KLG Header Image

Mediation In Your Florida Divorce

Mediation in Your Florida Divorce

The experience of going through a divorce can be especially stressful and upsetting and is all the more complicated when the process is contested and not moving smoothly. An experienced and professional divorce attorney on your side as soon as possible after deciding to divorce will support you through the process and fight for a mutually agreeable and fair settlement.

In this article, we’ll explore the value of mediation in your Florida divorce and how an experienced local divorce attorney can advocate for the best possible outcome on your end.

How To Dissolve A Marriage in Florida

The ending of a marriage is unfortunately not always as simple as coming to a mutual agreement that it is over then equitably and calmly resolving all of the relevant issues under Florida law. Some people can agree from the beginning on property division, spousal support, and time-sharing, but most need assistance to come to agreements. This can involve negotiation by your attorneys or participation in mediation.

Divorce is a time-consuming process and generally takes 60 days before your dissolution of marriage document gets recorded by the Clerk of Circuit Court, who then forwards a report to the Bureau of Vital Statistics for permanent filing.

When you decide to divorce in Florida, prepare and approach the process seriously, as you get only one shot at handling all the details involved in the divorce, from breaking the legal relationship to splitting property and determining custody of any children.

The Rules of Divorce in Florida

Divorces in Florida are “no-fault,” the reason for filing a divorce is not generally relevant. One party needn’t show mental cruelty, physical abuse, or abandonment to file for divorce. Instead, the party must simply demonstrate that the marriage is “irretrievably broken,” a legal term that means there is no reasonable chance that you can reconcile and save the marriage.

Outside of the requirement that you demonstrate your marriage is irretrievably broken, you or your spouse must live in Florida for at least six months to file in the state. Once you decide to proceed with a divorce, you will proceed down one of two paths – uncontested or contested, with uncontested being the more efficient way to resolve your case.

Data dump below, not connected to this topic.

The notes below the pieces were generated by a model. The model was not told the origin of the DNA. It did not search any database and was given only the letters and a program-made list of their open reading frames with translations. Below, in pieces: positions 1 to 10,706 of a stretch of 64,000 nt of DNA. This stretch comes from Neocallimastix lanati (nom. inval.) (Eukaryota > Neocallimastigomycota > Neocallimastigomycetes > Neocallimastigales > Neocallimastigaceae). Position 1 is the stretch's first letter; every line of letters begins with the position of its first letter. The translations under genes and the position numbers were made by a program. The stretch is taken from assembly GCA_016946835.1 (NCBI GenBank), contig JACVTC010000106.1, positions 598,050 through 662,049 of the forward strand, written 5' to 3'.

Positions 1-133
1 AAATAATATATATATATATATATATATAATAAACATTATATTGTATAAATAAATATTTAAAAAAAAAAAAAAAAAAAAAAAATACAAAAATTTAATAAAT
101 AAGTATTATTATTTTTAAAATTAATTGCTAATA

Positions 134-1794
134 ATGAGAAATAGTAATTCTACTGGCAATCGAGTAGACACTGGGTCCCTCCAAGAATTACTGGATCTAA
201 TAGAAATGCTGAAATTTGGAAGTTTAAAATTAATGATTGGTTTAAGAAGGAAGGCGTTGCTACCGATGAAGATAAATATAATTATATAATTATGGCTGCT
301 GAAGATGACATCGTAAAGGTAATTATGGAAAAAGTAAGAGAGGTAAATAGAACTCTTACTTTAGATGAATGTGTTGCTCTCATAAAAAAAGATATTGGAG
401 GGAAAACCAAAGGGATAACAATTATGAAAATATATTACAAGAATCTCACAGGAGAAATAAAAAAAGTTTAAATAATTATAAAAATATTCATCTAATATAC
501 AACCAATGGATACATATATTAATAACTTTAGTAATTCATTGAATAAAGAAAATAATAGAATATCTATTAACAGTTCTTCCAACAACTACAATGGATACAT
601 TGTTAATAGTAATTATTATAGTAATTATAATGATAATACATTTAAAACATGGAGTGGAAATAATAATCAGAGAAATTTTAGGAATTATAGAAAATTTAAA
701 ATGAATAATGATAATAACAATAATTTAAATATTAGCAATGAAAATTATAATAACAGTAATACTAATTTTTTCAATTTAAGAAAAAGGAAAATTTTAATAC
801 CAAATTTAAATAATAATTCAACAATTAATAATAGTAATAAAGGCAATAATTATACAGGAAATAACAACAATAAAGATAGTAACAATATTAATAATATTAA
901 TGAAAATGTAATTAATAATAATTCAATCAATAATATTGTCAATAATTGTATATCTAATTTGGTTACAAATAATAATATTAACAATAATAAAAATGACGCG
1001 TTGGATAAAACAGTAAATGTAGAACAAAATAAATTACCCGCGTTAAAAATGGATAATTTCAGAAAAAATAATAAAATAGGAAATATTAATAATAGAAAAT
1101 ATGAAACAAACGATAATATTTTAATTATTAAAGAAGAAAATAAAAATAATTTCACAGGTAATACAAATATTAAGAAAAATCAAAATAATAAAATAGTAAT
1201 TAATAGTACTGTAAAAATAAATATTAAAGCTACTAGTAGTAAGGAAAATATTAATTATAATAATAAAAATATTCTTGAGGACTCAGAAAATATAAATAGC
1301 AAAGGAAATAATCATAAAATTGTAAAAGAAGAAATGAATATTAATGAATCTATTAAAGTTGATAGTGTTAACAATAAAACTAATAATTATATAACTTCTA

The Role of Mediation in Florida Divorces

The first path to a settlement that your divorce might take is through an agreement between you and your soon-to-be-former spouse that settles all issues involved in your divorce. This often happens through mediation, and if mediation does not work, then the court will make the decisions for you through a trial.

Mediation is a way in which people who are having a dispute can discuss their issues and concerns and make decisions about the dispute with the assistance of a third party, called a mediator. The mediator is not allowed or authorized to tell you what to do or how to resolve your dispute, but only to help you find solutions that make sense to both parties so that you can resolve your concerns together.

The goal is to work something out, and if the court orders mediation and you cannot reach an agreement, then your dispute returns to the court for the judge to decide for you. The courts might not have the same perspective as you and your former spouse, and the division of property and time-sharing decisions by the court might not be satisfactory to either you or your former spouse.

This highlights the importance of approaching mediation carefully and professionally, with an informed and experienced divorce attorney in your corner, knowing how to make the most of your case and any related settlement.

Is My Attorney Less Aggressive if they Want to Mediate?

You might think that an aggressive, pit bull-style attorney is what makes for the best outcome in your divorce, as television and other media might advise you. In reality, divorce attorneys are not engaging in a battle with one another in which aggression and anger rule, but instead, they are two legal colleagues doing their best to create a solution that both their clients are happy with.

Engaging in mediation as early as possible can help to lay a foundation of positivity for the divorce proceedings and help to prevent the necessity of aggression and negativity later on. The decision to end your marriage is difficult enough, but there is no need to make the process worse by adding in aggression and contention.

Early Mediation Supports a Mutually Agreeable Solution

Attending mediation as soon as your situation allows can help you and your former spouse to agree sooner rather than later. This reduces stress and also the cost associated with processing your divorce. The length of time that your overall case takes can reduce considerably through early mediation. If you cannot, the alternative is scheduling a trial before a judge, which takes time and resources.

Trials Are Uncertain and Unpredictable

What you think is completely fair and logical, however correct you might be, does not necessarily mean that the judge will agree. The decision to bring your divorce into the courtroom and out of mediation sacrifices your control over the exact content of your settlement agreement.

A well-negotiated settlement during mediation can make both spouses happy with the agreement and leave no potential variables or alternative decisions for the court to instead decide for you. Mediation can also help keep things amicable if children are involved and keep the divorce process from dragging along.

Mediation Can Be More Advantageous Than Litigation

If you think that mediation might be a reasonable path towards achieving your objectives in your divorce, reach out to a local divorce attorney to discuss your case and to get started down the path of settlement.

Share This Post

Schedule a Free Consultation